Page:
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Monday, 28 December 2009

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Uhh... Hi. This is Branwen. Vodbog and Bruce are both unavailable for this post, so they uh, requested that I do it. In a very persistant manner. Luckily, I was prepared, and had the time to ask them their views on a random topic:

Particle Physics

"Scientists say that you can't see the quantum particles, such as muons and pions, but I see them all around me: Branwen's mother has raveons and rantons pop in regularly, while fartons seem to be passing through her father on a regular basis, and her brothers contain high quantities of pissons so far as the toilet seats are concerned, and pissoffs whenever she is around. Little Dan even has a few wantons and whineons, but they're not rare in her family...Like most families, there are never shortages of cryons, laughons, funons, and borons. There are plenty of crayons lying around from when they were really young, when there never seemed to be any sleepons. Even now, theshowmustgoons keep her parents up all night. Bruce is full of carryons that nerver leave his side, while Branwen is brimming with dreamons.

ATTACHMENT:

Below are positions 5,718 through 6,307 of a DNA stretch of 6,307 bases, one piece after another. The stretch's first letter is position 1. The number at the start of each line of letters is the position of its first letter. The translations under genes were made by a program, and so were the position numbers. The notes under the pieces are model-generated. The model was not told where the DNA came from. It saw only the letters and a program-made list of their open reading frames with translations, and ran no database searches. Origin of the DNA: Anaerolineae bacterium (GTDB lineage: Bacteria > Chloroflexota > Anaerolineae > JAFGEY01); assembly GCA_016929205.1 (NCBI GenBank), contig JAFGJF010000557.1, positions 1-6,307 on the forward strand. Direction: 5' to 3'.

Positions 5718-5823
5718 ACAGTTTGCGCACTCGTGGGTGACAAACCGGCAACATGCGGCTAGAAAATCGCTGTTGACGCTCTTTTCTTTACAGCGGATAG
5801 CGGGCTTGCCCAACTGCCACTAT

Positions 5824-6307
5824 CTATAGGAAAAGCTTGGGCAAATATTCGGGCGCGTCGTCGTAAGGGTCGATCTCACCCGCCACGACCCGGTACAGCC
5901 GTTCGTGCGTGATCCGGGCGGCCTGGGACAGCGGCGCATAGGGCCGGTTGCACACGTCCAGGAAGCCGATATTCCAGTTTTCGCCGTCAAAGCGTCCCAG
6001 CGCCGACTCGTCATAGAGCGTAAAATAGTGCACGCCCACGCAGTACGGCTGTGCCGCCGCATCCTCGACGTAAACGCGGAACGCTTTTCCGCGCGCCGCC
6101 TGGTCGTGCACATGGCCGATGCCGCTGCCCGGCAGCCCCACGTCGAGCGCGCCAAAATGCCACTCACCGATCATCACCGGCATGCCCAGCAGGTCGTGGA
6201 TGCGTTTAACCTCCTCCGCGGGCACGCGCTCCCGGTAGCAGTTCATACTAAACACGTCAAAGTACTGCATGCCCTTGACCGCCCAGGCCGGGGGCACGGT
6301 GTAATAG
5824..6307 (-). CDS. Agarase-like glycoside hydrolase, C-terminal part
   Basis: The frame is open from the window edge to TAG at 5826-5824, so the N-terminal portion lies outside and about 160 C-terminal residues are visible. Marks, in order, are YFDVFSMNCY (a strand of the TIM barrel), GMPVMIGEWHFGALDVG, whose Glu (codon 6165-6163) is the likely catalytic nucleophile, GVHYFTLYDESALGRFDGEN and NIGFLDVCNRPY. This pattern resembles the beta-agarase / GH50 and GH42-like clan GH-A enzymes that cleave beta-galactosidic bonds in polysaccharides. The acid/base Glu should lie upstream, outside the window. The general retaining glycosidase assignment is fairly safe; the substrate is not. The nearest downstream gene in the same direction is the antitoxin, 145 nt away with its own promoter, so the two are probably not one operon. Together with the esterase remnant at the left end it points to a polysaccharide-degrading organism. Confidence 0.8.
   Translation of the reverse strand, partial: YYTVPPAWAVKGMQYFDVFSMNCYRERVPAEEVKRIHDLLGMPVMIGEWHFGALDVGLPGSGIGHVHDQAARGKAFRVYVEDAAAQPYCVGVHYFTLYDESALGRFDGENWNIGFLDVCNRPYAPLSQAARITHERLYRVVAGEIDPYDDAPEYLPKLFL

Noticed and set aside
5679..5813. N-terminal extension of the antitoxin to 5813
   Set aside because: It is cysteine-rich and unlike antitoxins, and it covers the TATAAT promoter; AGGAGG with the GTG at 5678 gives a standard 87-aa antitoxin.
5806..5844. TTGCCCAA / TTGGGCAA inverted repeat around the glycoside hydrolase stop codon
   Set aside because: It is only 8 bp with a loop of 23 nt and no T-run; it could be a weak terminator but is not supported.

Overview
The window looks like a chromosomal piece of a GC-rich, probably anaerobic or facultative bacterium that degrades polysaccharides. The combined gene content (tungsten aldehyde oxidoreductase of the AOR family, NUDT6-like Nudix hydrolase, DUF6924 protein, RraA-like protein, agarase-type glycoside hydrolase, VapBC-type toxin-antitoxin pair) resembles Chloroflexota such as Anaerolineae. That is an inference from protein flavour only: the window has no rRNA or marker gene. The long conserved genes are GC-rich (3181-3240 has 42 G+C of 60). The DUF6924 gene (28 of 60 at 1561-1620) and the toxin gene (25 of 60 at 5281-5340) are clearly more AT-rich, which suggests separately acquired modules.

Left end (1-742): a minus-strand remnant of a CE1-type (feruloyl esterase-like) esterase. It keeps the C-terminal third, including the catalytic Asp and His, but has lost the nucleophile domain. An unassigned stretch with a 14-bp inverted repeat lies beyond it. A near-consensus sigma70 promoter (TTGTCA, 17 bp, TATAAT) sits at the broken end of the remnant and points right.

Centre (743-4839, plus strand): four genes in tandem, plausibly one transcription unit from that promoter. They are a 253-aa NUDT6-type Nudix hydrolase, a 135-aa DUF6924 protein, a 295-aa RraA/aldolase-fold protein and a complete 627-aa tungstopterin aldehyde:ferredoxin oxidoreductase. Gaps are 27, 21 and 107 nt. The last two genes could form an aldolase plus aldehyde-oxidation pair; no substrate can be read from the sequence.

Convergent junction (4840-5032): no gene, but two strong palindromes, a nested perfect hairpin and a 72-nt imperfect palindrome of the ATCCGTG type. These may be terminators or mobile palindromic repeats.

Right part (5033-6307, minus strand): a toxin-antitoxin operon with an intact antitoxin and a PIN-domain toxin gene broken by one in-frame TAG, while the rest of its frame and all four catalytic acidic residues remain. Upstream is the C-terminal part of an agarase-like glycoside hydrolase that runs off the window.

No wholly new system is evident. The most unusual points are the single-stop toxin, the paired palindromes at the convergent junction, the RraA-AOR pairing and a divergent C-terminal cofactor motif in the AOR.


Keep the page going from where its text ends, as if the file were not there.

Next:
It's not just them, though: Whenever I meet new people, I find Tallons, shortons, fatons, thinons as well as oldons, youngons, and even some wearagreencoatdoesthisons. I don't think the scientists know what they're talking about, because I'm pretty sure anyone can see those-ons..."

"Pfft, are humans still going on about those things? I've surpassed that level of thinking entirely."

Thanks for reading, and sorry about the long absence. You'd think we had a lot to talk about, but nothing really happens when you live away from everything that exists...

Wednesday, 20 May 2009

Housework and Poetry